[Left to right: DSi XL, DSi, DS Phat]

Perhaps it was no coincidence that Nintendo stopped by New York City to show off the Nintendo DSi XL, one day after Apple made its not-so-earth-shattering iPad announcement. Like the iPad, the DSi XL is a larger version of an already successful handheld device, but unlike the iPad, the DSi XL promises no added functionality, nor does it alter the electronics landscape in any way. It is, quite succinctly, a bigger DSi.

One can't help but question why the device exists in the first place. To whom does the DSi XL appeal? Certainly, its gargantuan size makes it stand out as the least portable handheld system we've seen in quite some time, taking a completely opposite approach to that of Sony's PSP Go. Thanks to its larger screen size, it takes up even more space than the original DS Phat -- strange, considering one of the primary complaints held against the Phat was its unwieldy girth.

What the XL excels at (sorry!) are games that require extensive use of the stylus. The massive stylus that's included with the system is easy to handle, making earlier stylus pens feel cheap and flimsy. The larger screen real estate makes it easier to draw on the system, perfect for intense Pictochat sessions or a round with WarioWare DIY.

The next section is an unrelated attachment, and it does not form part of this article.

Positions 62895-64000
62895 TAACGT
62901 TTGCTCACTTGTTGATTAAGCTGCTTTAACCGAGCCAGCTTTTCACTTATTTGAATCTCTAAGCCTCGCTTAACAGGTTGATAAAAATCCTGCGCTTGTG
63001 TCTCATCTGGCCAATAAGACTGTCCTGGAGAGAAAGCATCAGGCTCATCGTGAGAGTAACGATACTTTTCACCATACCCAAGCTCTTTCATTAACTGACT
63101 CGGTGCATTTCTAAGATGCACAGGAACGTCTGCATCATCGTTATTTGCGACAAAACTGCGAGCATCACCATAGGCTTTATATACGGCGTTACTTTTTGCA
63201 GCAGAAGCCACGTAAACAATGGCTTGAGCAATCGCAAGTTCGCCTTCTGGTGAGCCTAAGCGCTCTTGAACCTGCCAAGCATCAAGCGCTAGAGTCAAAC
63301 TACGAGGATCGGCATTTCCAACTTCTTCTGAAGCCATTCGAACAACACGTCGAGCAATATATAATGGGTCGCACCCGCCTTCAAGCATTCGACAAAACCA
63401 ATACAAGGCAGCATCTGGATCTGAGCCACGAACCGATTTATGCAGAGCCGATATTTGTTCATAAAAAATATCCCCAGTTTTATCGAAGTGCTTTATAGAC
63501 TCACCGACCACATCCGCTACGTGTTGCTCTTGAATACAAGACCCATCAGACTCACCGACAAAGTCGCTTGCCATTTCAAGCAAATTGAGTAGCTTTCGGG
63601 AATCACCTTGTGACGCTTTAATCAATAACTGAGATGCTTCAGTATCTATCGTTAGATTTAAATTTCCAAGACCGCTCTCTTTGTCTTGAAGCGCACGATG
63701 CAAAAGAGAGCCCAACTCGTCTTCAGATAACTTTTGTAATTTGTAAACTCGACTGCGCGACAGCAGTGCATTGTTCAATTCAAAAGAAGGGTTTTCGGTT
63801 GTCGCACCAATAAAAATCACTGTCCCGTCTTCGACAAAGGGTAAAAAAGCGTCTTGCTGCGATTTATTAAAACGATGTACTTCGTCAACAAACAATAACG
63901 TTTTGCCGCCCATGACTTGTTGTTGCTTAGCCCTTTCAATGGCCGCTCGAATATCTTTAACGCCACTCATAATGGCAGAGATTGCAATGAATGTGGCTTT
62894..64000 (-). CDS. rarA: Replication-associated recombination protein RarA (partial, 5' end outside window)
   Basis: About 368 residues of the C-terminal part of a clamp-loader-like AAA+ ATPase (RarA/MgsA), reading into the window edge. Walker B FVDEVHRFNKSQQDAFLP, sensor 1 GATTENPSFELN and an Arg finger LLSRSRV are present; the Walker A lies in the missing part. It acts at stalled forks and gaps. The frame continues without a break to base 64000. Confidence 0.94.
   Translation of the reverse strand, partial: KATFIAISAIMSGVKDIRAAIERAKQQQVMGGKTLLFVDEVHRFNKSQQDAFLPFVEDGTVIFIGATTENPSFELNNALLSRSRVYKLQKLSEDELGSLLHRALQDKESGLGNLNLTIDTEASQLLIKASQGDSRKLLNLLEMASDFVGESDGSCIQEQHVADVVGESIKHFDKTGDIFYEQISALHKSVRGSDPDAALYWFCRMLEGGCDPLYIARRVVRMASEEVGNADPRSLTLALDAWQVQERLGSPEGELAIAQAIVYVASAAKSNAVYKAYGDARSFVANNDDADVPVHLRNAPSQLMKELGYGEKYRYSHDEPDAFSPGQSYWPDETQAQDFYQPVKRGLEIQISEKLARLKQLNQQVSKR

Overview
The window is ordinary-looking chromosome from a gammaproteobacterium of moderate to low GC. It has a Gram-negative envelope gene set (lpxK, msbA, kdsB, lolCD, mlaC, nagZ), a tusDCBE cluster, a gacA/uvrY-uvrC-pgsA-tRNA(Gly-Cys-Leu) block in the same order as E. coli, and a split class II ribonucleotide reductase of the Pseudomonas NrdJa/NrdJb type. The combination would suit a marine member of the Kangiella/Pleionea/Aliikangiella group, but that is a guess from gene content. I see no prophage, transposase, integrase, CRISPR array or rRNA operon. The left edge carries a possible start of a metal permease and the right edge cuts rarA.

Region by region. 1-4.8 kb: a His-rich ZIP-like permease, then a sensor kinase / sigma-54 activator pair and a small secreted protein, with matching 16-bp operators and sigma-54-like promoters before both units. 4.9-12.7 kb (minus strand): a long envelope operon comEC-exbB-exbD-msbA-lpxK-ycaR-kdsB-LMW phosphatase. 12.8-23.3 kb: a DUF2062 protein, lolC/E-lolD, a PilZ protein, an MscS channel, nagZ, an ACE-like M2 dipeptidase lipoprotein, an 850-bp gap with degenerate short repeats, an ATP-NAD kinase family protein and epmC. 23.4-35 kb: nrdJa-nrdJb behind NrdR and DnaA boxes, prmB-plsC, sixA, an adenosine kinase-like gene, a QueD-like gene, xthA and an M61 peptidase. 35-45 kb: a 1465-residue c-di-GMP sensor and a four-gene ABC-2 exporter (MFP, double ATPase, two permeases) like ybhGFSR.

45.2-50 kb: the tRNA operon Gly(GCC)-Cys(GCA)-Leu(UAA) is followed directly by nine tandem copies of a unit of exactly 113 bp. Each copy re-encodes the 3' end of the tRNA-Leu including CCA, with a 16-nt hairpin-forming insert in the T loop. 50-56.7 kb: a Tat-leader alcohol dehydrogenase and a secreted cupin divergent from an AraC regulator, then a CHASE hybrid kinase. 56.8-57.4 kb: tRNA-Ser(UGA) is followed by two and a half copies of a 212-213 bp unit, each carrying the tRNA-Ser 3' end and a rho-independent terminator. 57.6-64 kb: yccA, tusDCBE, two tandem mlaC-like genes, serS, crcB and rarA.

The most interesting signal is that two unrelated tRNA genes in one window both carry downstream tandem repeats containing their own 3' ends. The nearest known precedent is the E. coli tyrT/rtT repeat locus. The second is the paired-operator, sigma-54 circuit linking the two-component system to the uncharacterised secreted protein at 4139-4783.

Beyond the obvious difference in size, there's yet another change that's immediately noticeable: the screens are absolutely gorgeous. Nintendo promised a brighter screen with a better viewing angle, and it delivered. Impressively, the image quality doesn't suffer much on the DSi XL's larger screens either. Most likely, the use of solid, bright colors in games like Mario Kart DS disguise the low-resolution textures. Compared to the DSi, the XL is the clear winner. (The DS Phat is laughably poor in comparison. The system is actually on in these comparison pictures.) Nintendo promises no degradation in the battery life -- perhaps the larger system houses an even larger battery to compensate for the enhanced screens.

Unfortunately, Nintendo currently has no plans to retroactively implement these improved screens in revised versions of the DSi or DS Lite. (Why would it when it could release another new DS model?) And don't expect Nintendo to support your current collection of DSiWare in the new DSi XL -- even for fans that are "upgrading," there's no real process for transferring games from one system to another.

We were pleasantly surprised to see how improved the screens are on the DSi XL. However, the question still remains: who is this for? It's hard to envision gamers throwing out their newly purchased DSi systems for the XL. And although the screens are attractive, they're certainly not as easy to fit in your pocket.

This article was originally published on Joystiq.